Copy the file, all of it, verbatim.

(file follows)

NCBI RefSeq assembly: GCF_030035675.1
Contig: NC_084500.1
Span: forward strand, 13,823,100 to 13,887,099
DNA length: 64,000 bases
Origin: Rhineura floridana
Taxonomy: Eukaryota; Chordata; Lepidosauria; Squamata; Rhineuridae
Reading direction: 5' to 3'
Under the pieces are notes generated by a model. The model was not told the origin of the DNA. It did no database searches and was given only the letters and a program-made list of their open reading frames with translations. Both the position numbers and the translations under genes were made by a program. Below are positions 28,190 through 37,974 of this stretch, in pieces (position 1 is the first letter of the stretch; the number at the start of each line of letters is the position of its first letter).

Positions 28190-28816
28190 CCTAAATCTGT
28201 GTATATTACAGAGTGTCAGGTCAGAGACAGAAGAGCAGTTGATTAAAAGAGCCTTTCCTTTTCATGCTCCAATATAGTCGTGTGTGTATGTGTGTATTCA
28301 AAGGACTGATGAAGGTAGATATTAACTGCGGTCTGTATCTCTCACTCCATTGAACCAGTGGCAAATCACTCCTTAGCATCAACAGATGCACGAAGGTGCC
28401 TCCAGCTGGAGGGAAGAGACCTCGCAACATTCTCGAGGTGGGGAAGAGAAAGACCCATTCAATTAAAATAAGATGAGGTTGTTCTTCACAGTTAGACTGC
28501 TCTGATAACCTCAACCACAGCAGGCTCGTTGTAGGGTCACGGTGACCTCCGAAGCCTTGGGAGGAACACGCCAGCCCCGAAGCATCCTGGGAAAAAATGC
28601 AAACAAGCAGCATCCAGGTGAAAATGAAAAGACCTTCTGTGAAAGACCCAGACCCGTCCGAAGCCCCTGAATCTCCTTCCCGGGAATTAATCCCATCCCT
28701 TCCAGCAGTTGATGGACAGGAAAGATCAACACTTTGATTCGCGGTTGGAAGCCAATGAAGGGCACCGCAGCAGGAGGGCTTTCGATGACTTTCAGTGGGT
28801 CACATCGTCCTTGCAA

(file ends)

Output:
NCBI RefSeq assembly: GCF_030035675.1
Contig: NC_084500.1
Span: forward strand, 13,823,100 to 13,887,099
DNA length: 64,000 bases
Origin: Rhineura floridana
Taxonomy: Eukaryota; Chordata; Lepidosauria; Squamata; Rhineuridae
Reading direction: 5' to 3'
Under the pieces are notes generated by a model. The model was not told the origin of the DNA. It did no database searches and was given only the letters and a program-made list of their open reading frames with translations. Both the position numbers and the translations under genes were made by a program. Below are positions 28,190 through 37,974 of this stretch, in pieces (position 1 is the first letter of the stretch; the number at the start of each line of letters is the position of its first letter).

Positions 28190-28816
28190 CCTAAATCTGT
28201 GTATATTACAGAGTGTCAGGTCAGAGACAGAAGAGCAGTTGATTAAAAGAGCCTTTCCTTTTCATGCTCCAATATAGTCGTGTGTGTATGTGTGTATTCA
28301 AAGGACTGATGAAGGTAGATATTAACTGCGGTCTGTATCTCTCACTCCATTGAACCAGTGGCAAATCACTCCTTAGCATCAACAGATGCACGAAGGTGCC
28401 TCCAGCTGGAGGGAAGAGACCTCGCAACATTCTCGAGGTGGGGAAGAGAAAGACCCATTCAATTAAAATAAGATGAGGTTGTTCTTCACAGTTAGACTGC
28501 TCTGATAACCTCAACCACAGCAGGCTCGTTGTAGGGTCACGGTGACCTCCGAAGCCTTGGGAGGAACACGCCAGCCCCGAAGCATCCTGGGAAAAAATGC
28601 AAACAAGCAGCATCCAGGTGAAAATGAAAAGACCTTCTGTGAAAGACCCAGACCCGTCCGAAGCCCCTGAATCTCCTTCCCGGGAATTAATCCCATCCCT
28701 TCCAGCAGTTGATGGACAGGAAAGATCAACACTTTGATTCGCGGTTGGAAGCCAATGAAGGGCACCGCAGCAGGAGGGCTTTCGATGACTTTCAGTGGGT
28801 CACATCGTCCTTGCAA